Government Bonds: A substitute for Bank FDs or not!!!

In India, maximum percentage of investors are risk averse. “Willing to invest, unwilling to take risk” is the proverb describing the nature of Indian investors. Naturally whenever we think of risk free investment options bank fixed deposits are given preference. But there are many other financial instruments which are safer than your bank FDs. Yes, there is a risk associated with bank FDs. Most of the investors don’t know about this so let us tell you that your money kept with commercial bank in form of bank deposits such as FDs, RDs, & SBs are insured up to an amount of 1 lakh, which means in case of any uncertain event Banks are only liable to pay you upto only 1 lakh for each account even if you had more amount in the account at the time of incident. So, to avoid this risk we can choose sovereign bonds which are issued by Government of India. When government needs funds, it usually sells bonds to public. When you invest in these bonds government pays interest & repays the principal on maturity. These are safe heaven debt instrument. Sovereign rating makes this financial instrument safest bond. These bonds are issued with coupon which is interest rate paid annually, quarterly or half yearly. Unlike commercial banks, government is liable to pay the principal along with the interest on maturity even in case of uncertain incidents. So, technically sovereign bonds are safer than bank FDs. The GOI issues these bonds from time to time for periods of 5 years, 7 years and 10 years maturity. The yield on these sovereign bonds at which they are issued depends on 10year G-sec yield (the benchmark index for every bond coupon rate). Sovereign bonds usually have a spread of 15 bps from the benchmark. Let us look at the graphs & figures of 10year G-sec yield of sovereign bonds to get a better picture:

sovbindyeild

YTDYeild

There are various types of Government bonds, let us discuss the types in the following points for having a clear conception:

  • Fixed or Floating rate bonds– Fixed rate bonds have fixed coupon rate till maturity, on contrary Floating rate bonds have fluctuating rate linked with the G-sec yield up to maturity.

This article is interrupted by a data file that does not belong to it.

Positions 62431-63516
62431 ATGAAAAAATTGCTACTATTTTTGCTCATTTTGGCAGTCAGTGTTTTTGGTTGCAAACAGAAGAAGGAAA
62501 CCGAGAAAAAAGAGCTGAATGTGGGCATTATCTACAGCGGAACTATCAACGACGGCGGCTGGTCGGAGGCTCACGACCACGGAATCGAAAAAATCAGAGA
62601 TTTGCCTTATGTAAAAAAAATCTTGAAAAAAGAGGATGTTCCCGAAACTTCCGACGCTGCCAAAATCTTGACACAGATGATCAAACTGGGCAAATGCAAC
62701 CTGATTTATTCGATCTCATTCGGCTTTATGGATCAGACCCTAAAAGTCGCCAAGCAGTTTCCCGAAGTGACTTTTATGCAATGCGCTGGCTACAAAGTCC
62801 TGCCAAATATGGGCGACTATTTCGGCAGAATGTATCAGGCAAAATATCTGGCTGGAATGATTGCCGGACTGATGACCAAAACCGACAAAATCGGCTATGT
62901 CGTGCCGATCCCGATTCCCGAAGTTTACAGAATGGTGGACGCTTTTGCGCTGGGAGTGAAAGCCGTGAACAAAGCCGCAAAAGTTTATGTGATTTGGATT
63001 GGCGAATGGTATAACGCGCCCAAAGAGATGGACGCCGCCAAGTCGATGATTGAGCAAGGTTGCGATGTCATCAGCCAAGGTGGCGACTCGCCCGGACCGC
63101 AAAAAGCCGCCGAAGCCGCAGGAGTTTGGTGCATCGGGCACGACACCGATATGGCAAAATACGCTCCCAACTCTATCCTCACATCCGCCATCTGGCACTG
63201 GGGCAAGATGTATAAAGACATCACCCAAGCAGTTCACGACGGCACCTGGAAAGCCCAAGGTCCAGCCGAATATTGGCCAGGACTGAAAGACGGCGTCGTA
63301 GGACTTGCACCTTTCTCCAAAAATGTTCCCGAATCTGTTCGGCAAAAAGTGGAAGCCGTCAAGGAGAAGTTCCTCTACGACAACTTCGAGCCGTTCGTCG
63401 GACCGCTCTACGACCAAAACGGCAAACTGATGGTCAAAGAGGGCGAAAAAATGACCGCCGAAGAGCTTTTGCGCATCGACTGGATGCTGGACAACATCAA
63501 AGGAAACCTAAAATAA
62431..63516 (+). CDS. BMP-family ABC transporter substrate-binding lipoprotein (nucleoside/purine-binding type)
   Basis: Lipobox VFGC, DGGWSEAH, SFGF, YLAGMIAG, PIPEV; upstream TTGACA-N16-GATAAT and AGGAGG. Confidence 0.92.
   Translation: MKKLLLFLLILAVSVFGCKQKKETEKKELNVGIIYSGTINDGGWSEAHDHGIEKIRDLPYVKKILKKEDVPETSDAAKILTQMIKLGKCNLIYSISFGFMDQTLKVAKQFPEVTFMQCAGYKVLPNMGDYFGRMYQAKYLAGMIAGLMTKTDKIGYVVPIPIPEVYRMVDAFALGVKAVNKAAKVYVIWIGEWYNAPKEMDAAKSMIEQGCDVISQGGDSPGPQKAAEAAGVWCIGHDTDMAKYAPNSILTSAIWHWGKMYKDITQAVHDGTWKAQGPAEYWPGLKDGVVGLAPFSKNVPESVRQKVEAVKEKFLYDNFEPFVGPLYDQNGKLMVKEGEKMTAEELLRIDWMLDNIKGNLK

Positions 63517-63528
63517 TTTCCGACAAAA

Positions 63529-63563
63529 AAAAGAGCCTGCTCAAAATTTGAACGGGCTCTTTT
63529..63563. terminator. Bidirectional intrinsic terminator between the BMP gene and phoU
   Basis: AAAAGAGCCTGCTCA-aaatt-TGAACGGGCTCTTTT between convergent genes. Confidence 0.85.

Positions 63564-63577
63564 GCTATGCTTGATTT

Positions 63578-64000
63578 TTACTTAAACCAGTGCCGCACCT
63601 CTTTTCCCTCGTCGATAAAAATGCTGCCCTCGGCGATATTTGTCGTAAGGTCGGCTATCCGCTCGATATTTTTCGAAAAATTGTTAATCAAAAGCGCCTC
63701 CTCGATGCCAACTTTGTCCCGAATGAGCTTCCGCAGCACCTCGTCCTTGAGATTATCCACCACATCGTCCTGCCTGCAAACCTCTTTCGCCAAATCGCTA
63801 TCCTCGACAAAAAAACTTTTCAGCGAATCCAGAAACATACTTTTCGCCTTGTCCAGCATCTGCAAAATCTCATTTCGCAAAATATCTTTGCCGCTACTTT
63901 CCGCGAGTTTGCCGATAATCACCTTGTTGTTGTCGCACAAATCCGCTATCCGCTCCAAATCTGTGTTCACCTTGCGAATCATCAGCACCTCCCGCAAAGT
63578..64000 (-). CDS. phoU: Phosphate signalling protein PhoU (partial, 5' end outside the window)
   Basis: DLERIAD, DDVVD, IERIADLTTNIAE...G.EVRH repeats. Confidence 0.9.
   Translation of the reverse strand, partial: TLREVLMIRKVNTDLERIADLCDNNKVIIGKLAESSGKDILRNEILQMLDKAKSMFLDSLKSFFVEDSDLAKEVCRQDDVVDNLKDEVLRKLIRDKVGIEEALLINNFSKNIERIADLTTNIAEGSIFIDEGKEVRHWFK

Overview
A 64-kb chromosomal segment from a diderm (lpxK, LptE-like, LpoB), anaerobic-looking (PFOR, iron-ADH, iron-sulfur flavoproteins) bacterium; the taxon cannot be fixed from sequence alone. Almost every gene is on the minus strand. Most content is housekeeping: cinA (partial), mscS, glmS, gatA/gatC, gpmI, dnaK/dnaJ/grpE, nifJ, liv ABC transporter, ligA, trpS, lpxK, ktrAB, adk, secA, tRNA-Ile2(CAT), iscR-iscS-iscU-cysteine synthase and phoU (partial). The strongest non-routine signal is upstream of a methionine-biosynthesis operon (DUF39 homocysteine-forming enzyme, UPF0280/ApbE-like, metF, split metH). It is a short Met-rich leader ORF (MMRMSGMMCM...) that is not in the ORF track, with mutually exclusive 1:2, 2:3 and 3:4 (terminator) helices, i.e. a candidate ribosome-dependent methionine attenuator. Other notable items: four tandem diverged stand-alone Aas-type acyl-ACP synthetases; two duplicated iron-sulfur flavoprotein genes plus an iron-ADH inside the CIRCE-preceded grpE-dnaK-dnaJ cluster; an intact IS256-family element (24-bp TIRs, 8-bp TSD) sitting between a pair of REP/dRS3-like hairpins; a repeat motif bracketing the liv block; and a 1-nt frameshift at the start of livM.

• Zero coupon bonds– These are deep discount bonds which are issued at a discount from their face value having no coupon but the at the time of maturity the face value is paid back to the investors. This difference between the issue price and face value is the gain for investors.
  • Capital Index bonds– These are inflation linked bonds whose yield increase or decrease on the basis of CPI (Consumer Price Index).
  • Callable bonds– Callable bonds are those where issuer has an option to buy back the bonds from investors after a certain period of time before maturity.
  • Puttable bonds– Puttable bonds are those where the investor has the right but not obligation to demand for early repayment of principal.

But as all financial instruments come with their own advantages & disadvantages there are few merits and demerits of sovereign bonds as well.

Advantages:

  • These are risk free securities. Government securities are the best option for investors looking for risk free return.
  • The returns are good in long term, sometimes even better than bank deposits.
  • There is good liquidity in these government bonds.
  • Ideally good for portfolio diversification.

Disadvantages:

  • The yield or the interest rate paid is very low in comparison with other investment avenues.
  • Government bonds can lose value for a particular time if inflation rises.
  • The interest earned is taxable.

How to invest?

  • We can subscribe to these bonds from our trading – demat account in electronic form.
  • Currently GOI is going to issue 7.75% taxable bond for a maturity of 7 years starting from 1 Jan 2019.

 

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